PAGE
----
My cuddle buddy for the rest of the month

For the day it seemed she was going to keep him, but there was still some hesitation. So, I expressed to her that if she cannot take him I would consider it and do the research to bring him into Canada with me. The next day was my day off, but she brought him into work with her and asked if I would be able to dog sit him for the day. Eventually that day she told me that she does not think she can take him, and said I am welcome to.

So for the remainder of my two days off I did the research on what he will need to get across the border and what I will need to fly him home with me. To get into Canada all I needed was a rabies vaccination certificate and to fly him with me I would need a health certificate and a carrier that was a decent enough size for him to be comfortable. Susie, the director of all of the sanctuaries and someone I do not know, offered to cover all the Vet expenses and bought him food and this sanctuary was going to give me a carrier.

I had contacted my parents on my second day off to let them know I would be bringing a dog back with me, and their reactions were of mixed feelings, which I understand.

When I am home I will be living with my family in Welland. I will be making an hour commute both to and from work and working an eight hour shift five days out of the week. Meaning that the majority of my time would be away from home. I would be dependent on my family to assist with taking care of the puppy, which was an assumption, I initially made, but not fair to my family.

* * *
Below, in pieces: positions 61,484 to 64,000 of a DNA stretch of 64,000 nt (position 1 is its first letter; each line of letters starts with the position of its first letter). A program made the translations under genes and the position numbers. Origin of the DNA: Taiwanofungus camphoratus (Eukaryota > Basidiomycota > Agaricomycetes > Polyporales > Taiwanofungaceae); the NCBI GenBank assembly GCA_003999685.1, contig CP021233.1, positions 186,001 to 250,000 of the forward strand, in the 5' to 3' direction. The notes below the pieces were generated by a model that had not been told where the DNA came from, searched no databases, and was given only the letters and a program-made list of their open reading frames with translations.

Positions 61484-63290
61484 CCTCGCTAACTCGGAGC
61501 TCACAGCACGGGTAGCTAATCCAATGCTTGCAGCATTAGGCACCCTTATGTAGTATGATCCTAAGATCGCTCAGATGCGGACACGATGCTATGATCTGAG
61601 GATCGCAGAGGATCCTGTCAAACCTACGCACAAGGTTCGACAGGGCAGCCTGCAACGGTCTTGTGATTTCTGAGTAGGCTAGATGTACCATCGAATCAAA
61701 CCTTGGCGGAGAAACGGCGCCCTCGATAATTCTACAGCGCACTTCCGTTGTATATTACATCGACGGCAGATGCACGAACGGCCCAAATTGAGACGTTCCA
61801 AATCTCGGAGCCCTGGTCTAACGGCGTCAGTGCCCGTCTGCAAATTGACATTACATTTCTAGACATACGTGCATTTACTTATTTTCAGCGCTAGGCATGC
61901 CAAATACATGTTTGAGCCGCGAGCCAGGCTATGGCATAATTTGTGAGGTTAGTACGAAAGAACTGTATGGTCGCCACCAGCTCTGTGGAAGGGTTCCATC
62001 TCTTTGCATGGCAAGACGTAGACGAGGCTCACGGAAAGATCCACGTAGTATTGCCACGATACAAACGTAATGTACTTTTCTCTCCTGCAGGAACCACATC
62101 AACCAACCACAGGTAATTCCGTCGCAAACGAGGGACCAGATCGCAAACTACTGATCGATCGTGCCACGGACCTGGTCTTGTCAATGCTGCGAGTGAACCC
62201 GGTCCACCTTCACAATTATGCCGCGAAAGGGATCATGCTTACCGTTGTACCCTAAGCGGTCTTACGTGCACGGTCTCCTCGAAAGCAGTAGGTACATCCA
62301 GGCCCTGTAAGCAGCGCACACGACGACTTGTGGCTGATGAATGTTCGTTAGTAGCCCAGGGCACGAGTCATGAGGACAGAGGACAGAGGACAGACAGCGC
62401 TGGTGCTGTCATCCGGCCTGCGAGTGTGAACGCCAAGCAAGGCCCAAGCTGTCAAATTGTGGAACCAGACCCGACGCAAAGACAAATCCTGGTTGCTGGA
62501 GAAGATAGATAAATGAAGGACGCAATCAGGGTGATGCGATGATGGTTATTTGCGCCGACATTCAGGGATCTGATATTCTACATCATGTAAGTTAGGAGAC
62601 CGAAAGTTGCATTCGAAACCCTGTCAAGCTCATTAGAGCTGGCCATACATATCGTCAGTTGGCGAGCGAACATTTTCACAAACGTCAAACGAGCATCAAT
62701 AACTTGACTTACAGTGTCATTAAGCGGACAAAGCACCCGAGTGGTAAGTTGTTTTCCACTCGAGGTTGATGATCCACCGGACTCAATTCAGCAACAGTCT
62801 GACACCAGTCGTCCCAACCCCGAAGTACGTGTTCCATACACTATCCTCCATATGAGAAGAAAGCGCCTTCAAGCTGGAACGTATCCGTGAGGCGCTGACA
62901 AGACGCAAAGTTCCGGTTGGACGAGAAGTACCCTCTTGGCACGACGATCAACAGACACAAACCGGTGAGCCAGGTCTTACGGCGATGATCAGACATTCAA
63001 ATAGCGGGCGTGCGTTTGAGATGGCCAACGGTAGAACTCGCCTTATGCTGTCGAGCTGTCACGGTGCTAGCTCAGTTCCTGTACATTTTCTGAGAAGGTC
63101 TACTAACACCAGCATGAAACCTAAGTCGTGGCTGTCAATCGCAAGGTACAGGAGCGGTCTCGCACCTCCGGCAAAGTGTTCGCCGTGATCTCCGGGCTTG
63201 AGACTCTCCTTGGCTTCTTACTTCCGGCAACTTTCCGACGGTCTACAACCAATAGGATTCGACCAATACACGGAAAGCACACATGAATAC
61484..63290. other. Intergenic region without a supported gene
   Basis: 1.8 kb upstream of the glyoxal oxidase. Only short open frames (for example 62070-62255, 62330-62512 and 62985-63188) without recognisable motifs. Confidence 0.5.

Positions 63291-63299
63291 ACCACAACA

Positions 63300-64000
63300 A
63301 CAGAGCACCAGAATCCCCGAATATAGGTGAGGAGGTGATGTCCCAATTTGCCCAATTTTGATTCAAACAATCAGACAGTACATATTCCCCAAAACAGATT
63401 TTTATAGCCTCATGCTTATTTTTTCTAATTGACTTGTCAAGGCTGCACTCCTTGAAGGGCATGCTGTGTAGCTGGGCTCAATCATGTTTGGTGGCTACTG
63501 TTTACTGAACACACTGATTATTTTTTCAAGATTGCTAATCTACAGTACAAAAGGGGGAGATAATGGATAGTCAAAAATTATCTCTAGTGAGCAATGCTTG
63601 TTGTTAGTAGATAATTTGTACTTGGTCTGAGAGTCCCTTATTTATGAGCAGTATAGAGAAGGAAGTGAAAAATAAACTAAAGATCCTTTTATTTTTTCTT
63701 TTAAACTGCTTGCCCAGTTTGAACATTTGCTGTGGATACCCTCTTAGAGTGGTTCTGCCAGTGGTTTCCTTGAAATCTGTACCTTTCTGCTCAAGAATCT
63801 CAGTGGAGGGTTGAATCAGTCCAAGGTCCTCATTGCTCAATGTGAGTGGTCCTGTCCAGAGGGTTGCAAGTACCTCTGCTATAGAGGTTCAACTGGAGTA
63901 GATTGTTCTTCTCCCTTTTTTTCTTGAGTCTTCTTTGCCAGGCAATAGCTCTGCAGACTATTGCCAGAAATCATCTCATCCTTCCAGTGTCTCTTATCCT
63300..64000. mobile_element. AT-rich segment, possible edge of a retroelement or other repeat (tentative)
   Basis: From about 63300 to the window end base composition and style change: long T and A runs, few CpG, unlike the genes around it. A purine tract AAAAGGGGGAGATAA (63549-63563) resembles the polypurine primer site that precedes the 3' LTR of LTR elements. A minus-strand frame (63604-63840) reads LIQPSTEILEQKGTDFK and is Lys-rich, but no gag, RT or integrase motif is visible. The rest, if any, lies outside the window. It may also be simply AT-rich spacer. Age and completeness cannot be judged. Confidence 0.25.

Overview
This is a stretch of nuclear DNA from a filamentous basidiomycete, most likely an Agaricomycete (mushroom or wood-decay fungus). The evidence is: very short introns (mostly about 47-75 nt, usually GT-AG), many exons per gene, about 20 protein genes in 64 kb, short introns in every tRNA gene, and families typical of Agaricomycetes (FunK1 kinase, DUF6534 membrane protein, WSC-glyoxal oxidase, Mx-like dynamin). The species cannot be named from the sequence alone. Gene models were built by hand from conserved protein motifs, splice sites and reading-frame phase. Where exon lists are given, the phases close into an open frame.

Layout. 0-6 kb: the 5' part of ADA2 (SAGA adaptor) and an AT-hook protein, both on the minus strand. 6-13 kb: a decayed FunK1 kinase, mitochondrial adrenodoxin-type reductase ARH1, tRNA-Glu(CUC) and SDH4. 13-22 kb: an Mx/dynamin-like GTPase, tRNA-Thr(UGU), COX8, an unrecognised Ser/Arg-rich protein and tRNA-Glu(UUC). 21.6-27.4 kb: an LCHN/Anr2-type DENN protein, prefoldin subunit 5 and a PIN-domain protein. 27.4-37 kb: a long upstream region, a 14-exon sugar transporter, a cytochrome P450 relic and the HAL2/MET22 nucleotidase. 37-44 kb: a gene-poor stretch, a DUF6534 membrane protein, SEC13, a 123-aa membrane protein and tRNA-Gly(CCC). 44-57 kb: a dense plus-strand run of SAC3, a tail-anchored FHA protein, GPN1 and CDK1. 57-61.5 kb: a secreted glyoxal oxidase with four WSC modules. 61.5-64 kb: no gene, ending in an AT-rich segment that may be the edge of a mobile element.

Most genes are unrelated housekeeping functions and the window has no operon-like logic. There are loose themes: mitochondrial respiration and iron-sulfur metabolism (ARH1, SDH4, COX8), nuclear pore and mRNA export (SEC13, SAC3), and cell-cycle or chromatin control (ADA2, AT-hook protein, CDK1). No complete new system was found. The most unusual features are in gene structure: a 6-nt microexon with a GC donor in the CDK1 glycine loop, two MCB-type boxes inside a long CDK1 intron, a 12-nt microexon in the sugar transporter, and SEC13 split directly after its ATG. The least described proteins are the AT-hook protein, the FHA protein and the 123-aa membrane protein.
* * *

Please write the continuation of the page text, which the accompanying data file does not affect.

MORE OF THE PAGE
I put up much of a grudge to the feelings that did not agree with my decision, but hit a point eventually where I understood them. There was never force from my parents, both are the most supportive and loving people I know. Even if they strongly disagree with a decision I have made. It was expressed to me that the timing is not right, since I will be in between living situations and not settled, it was said to be best to not bring home David.

Tuesday morning I let Alex know that I would not be able to take David either.

I believe the decision is for the best, the dog is damn cute, but I know it would have been too hard for me to do with work. With an equally as busy family, David would be spending most of his time in a crate in my room.

For the remainder of September, or at least until David finds a loving home I am his foster mom. I am currently crate training him and he is doing great. He has only had two accidents in the house since. He is only three months old and it turns out I would have not been able to take him home with me anyway. He went to the vet a few days ago and would not be getting his rabies vaccination for another month and that would be just a little bit longer than my time here.

It is weird going from a month of living with three people to living with six! It is quite the full house. I am living with Kate, her dog Penny, Tanya, Amy, Dani, Rachel, David - the puppy, and after five p.m. Piper and Hazel - the two chickens! It is hilarious.

It is nice to have more people around who love David, because he is able to spend time with other people. We are both growing attached to one another. The guy does not leave my side, he will only eat if I am right beside him and when I was cuddling with him I thought about how in less than a month I would have to say bye and it made my eyes watery.

I think Alex is still on the borderline with taking him or as she suggested the dog become the sanctuary dog and live at the intern house. It would be sad in that case because there will always be new people coming and going, but he would get spoiled by everyone and still see the familiar faces of the Farm Sanctuary employees.